Nothing brought more joy as a boy than hearing the masculine murmur of my dad’s Porsche pull up in the driveway to pick up my sister and me. My divorced dad was my knight in shining armor, strapping us in the jump seat and taking us away to enchanted lands: a quick sail on the ocean, maybe, or a horseback ride in the mountains topped off by a steak dinner. Or sometimes, as a self-employed architect, he would design entire summer excursions around the country and around the world.
That was except for the times when dad wasn’t around, which could be months on end. I always felt down when dad was away, even when grandparents, aunts, and uncles tried to fill the void or family friends would occasionally show up to take us on outings. I still remember being a 10-year-old boy and the thrill of how a friend of my parents would make my spirits soar just by taking me to see the Dodgers play.
Memories like these motivate me to cut out much of the overdoing and overscheduling at the office. My choices at work become clearer because I have a family waiting at home. I find I become more patient and less frenetic, more compassionate and less self-indulgent, more encouraging and less critical, more responsible and less carefree, and more generous and less selfish.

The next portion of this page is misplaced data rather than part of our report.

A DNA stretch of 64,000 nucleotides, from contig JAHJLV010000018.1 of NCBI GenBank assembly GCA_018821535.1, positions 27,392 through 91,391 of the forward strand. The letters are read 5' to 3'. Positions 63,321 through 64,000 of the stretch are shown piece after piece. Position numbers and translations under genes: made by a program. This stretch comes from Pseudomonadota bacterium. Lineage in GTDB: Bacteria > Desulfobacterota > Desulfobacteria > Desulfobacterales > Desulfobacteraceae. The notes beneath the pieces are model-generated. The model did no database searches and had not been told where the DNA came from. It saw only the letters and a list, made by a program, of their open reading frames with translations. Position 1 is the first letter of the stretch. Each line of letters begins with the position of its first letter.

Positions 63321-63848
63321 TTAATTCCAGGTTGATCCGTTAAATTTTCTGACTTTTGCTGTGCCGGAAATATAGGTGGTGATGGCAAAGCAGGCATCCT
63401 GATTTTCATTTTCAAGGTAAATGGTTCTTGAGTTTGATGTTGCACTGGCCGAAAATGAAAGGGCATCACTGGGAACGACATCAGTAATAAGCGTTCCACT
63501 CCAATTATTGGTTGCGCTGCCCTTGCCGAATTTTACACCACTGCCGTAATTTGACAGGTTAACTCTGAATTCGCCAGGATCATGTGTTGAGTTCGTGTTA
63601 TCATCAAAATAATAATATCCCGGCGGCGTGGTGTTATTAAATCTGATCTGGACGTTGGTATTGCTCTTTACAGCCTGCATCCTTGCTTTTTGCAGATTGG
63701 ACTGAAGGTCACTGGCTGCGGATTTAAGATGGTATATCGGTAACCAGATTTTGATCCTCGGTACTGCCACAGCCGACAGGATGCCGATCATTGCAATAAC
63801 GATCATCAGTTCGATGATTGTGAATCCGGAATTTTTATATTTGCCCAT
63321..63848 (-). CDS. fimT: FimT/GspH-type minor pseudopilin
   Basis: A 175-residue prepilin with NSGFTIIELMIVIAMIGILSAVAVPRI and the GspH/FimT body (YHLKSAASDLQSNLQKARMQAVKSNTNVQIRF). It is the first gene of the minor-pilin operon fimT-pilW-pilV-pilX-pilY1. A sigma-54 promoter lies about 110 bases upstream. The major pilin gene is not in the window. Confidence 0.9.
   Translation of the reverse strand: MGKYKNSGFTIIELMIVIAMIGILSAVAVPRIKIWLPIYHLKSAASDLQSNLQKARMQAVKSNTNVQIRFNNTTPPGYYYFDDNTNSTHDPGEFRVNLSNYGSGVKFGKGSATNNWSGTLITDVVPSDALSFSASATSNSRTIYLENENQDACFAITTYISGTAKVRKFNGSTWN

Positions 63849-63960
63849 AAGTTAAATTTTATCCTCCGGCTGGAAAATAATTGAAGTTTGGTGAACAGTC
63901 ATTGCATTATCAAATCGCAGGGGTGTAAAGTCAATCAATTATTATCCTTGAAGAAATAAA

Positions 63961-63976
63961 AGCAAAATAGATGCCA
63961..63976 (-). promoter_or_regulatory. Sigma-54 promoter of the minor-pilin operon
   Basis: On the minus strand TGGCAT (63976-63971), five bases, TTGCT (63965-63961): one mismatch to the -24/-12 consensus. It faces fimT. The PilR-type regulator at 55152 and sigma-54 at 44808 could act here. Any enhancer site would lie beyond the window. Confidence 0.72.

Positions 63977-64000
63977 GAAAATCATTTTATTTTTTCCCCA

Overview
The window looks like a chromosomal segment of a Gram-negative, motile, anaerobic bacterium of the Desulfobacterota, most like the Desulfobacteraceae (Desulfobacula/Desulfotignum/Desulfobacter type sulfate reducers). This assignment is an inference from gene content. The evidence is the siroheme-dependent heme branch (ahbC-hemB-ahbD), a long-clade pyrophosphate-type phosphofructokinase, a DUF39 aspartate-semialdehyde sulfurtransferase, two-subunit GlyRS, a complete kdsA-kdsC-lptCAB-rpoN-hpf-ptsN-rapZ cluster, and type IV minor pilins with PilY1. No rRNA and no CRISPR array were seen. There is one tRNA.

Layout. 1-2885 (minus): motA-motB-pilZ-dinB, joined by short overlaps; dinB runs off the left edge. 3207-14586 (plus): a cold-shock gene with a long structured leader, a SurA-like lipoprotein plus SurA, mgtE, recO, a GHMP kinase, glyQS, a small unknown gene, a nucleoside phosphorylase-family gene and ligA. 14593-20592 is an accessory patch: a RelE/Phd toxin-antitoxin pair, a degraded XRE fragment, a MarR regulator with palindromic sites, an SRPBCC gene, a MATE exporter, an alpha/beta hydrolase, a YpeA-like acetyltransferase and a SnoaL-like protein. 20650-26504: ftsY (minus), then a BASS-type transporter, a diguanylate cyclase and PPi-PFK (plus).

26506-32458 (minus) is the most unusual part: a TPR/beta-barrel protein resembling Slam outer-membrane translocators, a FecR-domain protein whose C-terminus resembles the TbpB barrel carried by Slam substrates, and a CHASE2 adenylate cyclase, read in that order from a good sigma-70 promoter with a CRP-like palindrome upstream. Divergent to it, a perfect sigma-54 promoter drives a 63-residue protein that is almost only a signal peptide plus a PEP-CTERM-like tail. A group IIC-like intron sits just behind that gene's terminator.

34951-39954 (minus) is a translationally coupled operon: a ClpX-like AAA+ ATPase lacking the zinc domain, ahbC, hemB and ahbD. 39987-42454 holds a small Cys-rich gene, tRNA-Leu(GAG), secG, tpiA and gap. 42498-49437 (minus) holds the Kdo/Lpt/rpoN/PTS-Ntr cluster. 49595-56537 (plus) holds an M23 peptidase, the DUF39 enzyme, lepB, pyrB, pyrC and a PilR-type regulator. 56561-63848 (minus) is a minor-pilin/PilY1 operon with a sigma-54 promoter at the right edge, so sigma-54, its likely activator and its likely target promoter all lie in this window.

Sure, being a parent can be exhausting, frustrating, and financially depleting, and it does add immeasurable stress on your relationship. It can also wrack you with guilt that you’re not doing enough. You feel like you’re dropping the balls in a juggling act, that you’re not spending enough time with your kids because you’re staring at your smartphone as you weed through hundreds of emails.
Despite it all, you emerge as a leader (or, if you’re fortunate to have a strong and collaborative co-parent, a leadership team) and start seeing the rewards of living at the intersection of personal and professional commitment.
The same child who dramatically entered our lives so many years ago is now entering her junior year in high school. She’s already jumped into the workforce, confidently and cheerfully waiting tables during a summer job at our neighborhood diner.
As the back-to-school season is right around the corner, us parents are a tad less concerned about the next PowerPoint presentation, keeping the boss happy, or scoring the new customer. That doesn’t mean that we’re less committed or capable, but rather that we see life in a longer and very different trajectory, and that actually makes us wiser and more efficient at the office. I hope this knowledge is something I’ve passed along to my children.
I’ve returned this summer from trips with my kids, both on the West Coast and in New England, which included visiting—or should I say sneaking into—college football stadiums. Having auto-response turned on in my email program meant I could explore these fields of dreams and share the experience with those I love most.
All this came to mind last weekend when I was flipping grilled veggies on the barbecue last weekend with a good friend. I told this fellow dad about what that colleague had once told me about kids being a career distraction. “Distraction?” he asked incredulously. “My kids are my inspiration!”
And as we sat down to eat, I realized that I couldn’t agree more.